Last week I had a chance to talk with Marty Collier from Healthy Transport Consulting about the upcoming Transportation Futures: Ontario’s inaugural road pricing forum, and what road pricing will mean for the province.
To a lot of people, the introduction of road pricing might seem like nothing more than a cash-grab, but Transportation Futures aims to show exactly how road pricing works (and the ways it can work in Ontario) as well as showing how the potential benefits might outweigh the costs to drivers. My talk with Marty was not only to find out about the forum, but also to find out more about road pricing to be able to see past the initial shock.
Out of sight out of mind
“Every time I get on transit I’m paying $2.75, but if I have a car and have gas and insurance paid, then it’s free to go on any road. So nobody knows the real price of what that road costs: what does it cost to maintain, what did it cost to build, what it costs to have it plowed in the winter…. All these costs that nobody has a clue [about]. Putting a price on the roads, and not just highways but the local and arterial roads, gives people the idea that this actually costs something and the use of it also costs. It helps people to make more informed choices on how they get around. It doesn’t become this sort of free access people use for shorter trips instead of bikes or transit; it becomes a more level playing field with the other modes.”
What if you can’t afford it?
“Some people may get hit a little more. Some people can barely afford to have a car and if you give them more costs they couldn’t get to work. So you would have to make [the system] so they don’t get hit so hard, so that when they get their bill they get a rebate based on a certain income level. But by the large most people can afford to pay that extra amount. If people don’t have access to a car right now and they’re lower income folks they’re the ones who will actually benefit most because there will be new money going into the systems they can afford. They might be able to afford a bike, they might be able to afford transit and so if the system is better for them then it’s a much better system than what we have now because people are forced to buy a car to get out to those jobs.”
Where does the money go?
“Right now we don’t really have enough money to have a good, sustainable, and multi-modal transportation network in the GTA or anywhere else in the province. It’s all very car-oriented; we’ve only put our money into one thing. Now we’re in this situation where we don’t have enough money to catch up and build better transit so [road pricing] actually creates a new revenue source so we can create and build those plans we want to make. You could end up designing better roads and â€˜complete streets’, where you have the money to create bike lanes or you can change the number of lanes to accommodate transit-only lanes or wider sidewalks. You can start designing better streets if you have more money rather than having little money and just doing the same old same roads [that] only accommodates cars and no one else wants to be there because it’s a bad environment for walking, it’s bad for transit, [and] it’s bad for biking.”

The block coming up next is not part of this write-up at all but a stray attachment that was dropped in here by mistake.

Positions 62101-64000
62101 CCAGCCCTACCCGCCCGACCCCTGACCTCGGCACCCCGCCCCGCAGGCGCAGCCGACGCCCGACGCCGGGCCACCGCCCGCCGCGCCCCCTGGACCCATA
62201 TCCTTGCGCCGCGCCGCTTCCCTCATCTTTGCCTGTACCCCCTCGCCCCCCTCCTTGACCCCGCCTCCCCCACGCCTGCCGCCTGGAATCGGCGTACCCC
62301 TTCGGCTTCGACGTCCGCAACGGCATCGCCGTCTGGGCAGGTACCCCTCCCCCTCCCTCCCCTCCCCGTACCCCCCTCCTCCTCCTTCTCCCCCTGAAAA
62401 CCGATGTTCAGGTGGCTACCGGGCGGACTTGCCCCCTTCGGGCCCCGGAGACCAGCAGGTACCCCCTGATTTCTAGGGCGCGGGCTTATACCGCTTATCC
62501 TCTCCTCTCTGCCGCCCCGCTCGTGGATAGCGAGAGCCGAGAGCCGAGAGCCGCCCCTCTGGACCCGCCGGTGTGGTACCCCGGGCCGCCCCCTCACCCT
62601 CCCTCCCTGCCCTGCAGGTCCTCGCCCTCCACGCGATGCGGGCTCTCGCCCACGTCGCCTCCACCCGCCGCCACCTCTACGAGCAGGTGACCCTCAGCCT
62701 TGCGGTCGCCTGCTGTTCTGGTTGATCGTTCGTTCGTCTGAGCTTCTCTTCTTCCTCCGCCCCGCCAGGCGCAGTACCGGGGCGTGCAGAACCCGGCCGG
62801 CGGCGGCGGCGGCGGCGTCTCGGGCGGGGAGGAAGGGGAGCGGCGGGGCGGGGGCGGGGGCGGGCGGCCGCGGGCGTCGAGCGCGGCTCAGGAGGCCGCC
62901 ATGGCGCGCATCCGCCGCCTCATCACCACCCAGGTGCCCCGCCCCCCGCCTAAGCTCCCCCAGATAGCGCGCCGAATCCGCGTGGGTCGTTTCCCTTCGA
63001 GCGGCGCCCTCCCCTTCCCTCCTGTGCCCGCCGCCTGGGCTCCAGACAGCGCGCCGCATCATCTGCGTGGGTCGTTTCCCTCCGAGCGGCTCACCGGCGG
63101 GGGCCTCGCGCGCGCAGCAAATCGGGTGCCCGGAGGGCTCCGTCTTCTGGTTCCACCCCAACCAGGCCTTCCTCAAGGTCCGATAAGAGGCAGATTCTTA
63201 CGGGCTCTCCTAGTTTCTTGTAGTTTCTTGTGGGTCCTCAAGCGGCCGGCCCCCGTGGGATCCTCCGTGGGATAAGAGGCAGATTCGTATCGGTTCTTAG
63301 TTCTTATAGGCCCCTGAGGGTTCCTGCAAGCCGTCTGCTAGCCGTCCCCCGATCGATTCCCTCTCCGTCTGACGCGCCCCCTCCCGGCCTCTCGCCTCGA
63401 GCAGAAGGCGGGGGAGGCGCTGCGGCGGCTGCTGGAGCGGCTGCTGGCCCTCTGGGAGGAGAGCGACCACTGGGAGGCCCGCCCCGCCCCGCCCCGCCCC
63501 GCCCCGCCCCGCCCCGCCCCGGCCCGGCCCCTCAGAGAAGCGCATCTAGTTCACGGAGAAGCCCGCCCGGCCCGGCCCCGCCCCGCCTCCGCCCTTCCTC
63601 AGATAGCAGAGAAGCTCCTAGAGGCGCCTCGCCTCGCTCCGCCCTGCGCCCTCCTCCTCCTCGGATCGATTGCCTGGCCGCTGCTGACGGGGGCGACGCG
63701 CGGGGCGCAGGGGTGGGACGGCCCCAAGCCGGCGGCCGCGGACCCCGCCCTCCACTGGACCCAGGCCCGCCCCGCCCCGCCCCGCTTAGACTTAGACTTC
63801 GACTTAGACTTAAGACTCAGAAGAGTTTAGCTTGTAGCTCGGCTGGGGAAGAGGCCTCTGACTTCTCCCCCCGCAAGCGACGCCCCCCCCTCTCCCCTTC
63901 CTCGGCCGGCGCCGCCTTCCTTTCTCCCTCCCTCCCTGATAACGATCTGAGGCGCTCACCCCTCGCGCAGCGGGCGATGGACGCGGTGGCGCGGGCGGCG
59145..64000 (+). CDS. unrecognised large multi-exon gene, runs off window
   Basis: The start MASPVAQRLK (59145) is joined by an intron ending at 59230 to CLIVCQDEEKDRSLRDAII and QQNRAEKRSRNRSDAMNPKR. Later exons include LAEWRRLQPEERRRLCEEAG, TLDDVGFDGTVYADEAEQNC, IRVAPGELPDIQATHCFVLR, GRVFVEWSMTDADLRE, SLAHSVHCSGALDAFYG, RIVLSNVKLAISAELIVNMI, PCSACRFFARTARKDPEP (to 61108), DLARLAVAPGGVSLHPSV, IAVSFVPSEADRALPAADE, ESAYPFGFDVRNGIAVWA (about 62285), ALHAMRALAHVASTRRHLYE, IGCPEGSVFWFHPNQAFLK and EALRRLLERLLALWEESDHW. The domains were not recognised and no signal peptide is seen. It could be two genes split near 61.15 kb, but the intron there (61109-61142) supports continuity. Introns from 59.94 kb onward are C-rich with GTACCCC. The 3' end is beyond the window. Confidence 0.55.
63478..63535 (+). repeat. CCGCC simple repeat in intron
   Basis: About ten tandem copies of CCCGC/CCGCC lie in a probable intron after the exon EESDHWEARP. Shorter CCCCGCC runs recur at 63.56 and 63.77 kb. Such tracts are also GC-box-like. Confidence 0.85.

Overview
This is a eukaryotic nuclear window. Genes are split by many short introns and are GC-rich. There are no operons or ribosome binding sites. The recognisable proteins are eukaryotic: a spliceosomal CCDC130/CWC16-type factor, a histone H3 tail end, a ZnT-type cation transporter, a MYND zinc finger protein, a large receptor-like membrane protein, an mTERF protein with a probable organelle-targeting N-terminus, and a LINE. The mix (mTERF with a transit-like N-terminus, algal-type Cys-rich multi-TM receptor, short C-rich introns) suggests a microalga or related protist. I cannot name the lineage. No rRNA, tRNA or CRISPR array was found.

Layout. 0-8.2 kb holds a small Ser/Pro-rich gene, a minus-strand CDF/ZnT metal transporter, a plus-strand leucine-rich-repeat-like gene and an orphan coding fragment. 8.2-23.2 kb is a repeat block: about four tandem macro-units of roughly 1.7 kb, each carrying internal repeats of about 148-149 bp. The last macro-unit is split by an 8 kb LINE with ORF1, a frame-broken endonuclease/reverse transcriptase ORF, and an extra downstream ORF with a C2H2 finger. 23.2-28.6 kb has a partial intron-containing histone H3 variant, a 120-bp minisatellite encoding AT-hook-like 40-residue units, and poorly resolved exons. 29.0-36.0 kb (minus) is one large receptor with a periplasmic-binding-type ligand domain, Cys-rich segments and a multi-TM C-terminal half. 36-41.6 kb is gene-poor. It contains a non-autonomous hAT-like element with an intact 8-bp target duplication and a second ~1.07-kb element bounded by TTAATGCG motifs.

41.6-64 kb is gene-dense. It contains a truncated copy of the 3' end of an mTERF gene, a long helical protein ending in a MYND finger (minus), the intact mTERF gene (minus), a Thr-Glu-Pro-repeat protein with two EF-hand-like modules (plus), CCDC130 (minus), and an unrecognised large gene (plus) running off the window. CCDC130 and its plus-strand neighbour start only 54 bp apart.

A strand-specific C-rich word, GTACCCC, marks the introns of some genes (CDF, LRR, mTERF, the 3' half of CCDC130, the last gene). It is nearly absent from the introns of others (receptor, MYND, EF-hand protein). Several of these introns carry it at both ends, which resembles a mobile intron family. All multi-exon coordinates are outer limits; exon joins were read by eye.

Who would control it?
“I personally don’t think the cities should ever get involved. It should be provincial or like a Metrolinx-type of governance where they are in charge and are doing it across the region. It shouldn’t just be Toronto on its own while Mississauga, Halton, Oshawa and the other regions all have something different, because it wouldn’t be fair. That’s why we’re bringing the Dutch people in because they will be doing all across the country and they’re going to be taking the tax right off the purchase of cars and put it into the roads that the cars use.”
What are the benefits of road pricing?
“Depending on how you use it, you might even get safety benefits because people start getting out of their cars and into other modes. In London, England it has actually decreased the number of crashes that occur because there are less roads. They have this special system called congestion charging which is a certain area of the downtown where people have to pay to get in so not only do people move through there more efficiently and not get caught up in traffic but also [there’s] more people biking and taking different modes so you have less crashes because there are less cars.”
Why have the forum?
“The first and primary goal is just to have a rational discussion about road pricing because most of the facts aren’t out there and people might react to it as they’re being gouged, like it’s just a tax grab, and there is no other reason for road pricing. And the other reason is just to learn how other countries and cities have dealt with road pricing and implementation, and how they failed. [The forum is] to learn from [the international speakers] and have a brief discussion of the Canadian systems as well because we should talk about the 407 and the Golden Ears bridge in B.C. and then we’ll just have an assessment on what are issues, what are the benefits, what are the costs then we’ll see what the next steps are.”
Transportation Futures: Ontario’s inaugural road pricing forum is taking place at the Intercontinental Hotel Toronto-Yorkville on Thursday, November 13. For more information, go to www.rccao.com/events and keep an eye out for the upcoming Spacing events guide.
photo by Colin